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Operation and usage
Punt guns were usually custom-designed and so varied widely, but could have bore diameters exceeding 2 inches (51 mm) and fire over a pound (≈ 0.45 kg) of shot at a time. A single shot could kill over 50 waterfowl resting on the water's surface. They were too big to hold and the recoil so large that they were mounted directly on the punts used for hunting, hence their name. Hunters would maneuver their punts quietly into line and range of the flock using poles or oars to avoid startling them. Generally the gun was fixed to the punt; thus the hunter would maneuver the entire boat in order to aim the gun. The guns were sufficiently powerful, and the punts themselves sufficiently small, that firing the gun often propelled the punt backwards several inches or more. To improve efficiency, hunters could work in fleets of up to around ten punts.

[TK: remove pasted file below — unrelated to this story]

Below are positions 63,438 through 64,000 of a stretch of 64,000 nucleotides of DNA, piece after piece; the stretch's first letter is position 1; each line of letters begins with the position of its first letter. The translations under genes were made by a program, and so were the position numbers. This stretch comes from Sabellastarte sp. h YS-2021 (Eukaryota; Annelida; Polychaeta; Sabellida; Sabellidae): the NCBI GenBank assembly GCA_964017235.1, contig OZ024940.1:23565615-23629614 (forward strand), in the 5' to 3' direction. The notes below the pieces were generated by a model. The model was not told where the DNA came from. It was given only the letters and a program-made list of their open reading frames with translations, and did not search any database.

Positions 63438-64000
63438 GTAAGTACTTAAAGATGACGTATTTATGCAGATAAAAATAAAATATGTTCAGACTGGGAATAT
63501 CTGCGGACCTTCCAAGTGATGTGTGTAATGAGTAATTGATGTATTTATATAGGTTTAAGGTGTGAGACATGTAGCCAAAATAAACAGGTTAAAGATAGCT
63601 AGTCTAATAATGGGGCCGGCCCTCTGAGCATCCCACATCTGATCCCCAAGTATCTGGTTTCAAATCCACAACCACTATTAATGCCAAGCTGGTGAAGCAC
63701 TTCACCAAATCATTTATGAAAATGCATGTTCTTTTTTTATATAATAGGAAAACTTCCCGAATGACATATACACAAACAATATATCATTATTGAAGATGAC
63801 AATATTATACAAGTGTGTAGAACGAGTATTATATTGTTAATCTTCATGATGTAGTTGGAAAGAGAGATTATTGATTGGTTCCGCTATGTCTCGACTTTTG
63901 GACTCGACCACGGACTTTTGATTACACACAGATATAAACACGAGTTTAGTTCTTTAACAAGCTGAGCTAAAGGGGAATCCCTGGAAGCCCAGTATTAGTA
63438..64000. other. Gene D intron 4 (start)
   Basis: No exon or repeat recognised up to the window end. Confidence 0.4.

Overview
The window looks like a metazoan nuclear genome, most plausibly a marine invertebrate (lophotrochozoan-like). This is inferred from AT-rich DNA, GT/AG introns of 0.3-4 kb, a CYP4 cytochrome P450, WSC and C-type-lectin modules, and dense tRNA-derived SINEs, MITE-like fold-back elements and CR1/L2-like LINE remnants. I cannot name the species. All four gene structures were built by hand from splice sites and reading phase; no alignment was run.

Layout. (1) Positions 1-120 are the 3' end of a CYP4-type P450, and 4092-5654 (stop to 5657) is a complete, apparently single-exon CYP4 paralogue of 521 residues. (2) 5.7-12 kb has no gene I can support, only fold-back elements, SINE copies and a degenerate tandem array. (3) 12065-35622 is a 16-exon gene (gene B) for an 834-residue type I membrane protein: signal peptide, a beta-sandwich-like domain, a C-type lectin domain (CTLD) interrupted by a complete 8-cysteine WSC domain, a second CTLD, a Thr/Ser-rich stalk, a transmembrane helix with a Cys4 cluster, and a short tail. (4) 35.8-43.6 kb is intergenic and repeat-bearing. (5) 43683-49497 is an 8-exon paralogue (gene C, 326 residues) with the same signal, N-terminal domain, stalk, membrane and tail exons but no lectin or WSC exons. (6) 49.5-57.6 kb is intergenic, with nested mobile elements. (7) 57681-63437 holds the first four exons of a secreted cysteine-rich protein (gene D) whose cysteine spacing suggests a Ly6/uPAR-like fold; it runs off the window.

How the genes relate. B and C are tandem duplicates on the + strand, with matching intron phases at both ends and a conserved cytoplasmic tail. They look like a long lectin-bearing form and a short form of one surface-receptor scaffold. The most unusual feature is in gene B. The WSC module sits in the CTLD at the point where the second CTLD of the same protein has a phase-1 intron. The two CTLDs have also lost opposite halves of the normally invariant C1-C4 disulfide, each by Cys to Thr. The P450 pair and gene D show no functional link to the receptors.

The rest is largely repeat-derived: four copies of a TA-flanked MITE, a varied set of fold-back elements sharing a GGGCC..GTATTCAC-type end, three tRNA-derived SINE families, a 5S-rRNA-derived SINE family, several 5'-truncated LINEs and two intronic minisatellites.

In the United States, this practice depleted stocks of wild waterfowl and by the 1860s most states had banned the practice. The Lacey Act of 1900 banned the transport of wild game across state lines, and the practice of market hunting was outlawed by a series of federal laws in 1918.
In the United Kingdom, a 1995 survey[which?] showed fewer than 50 active punt guns still in use. UK law limits punt guns to a bore diameter of 1.75 inches (44 mm) (1 1/8 pounder). Since Queen Victoria’s Diamond Jubilee in 1897 there has been a punt gun salute every Coronation and Jubilee over Cowbit Wash in Cowbit, Lincolnshire, England.
The 2004 film Tremors 4: The Legend Begins featured a punt gun used in combat. This punt gun was custom-built for the film and was 8 feet 4 inches (2.54 m) long, weighed 94 pounds (43 kg), and had a 2-inch-diameter (51 mm) bore (classified as "A" gauge by the Gun Barrel Proof Act of 1868 in Schedule B).
Desmond Bagley's 1973 thriller The Tightrope Men features a percussion-fired punt gun.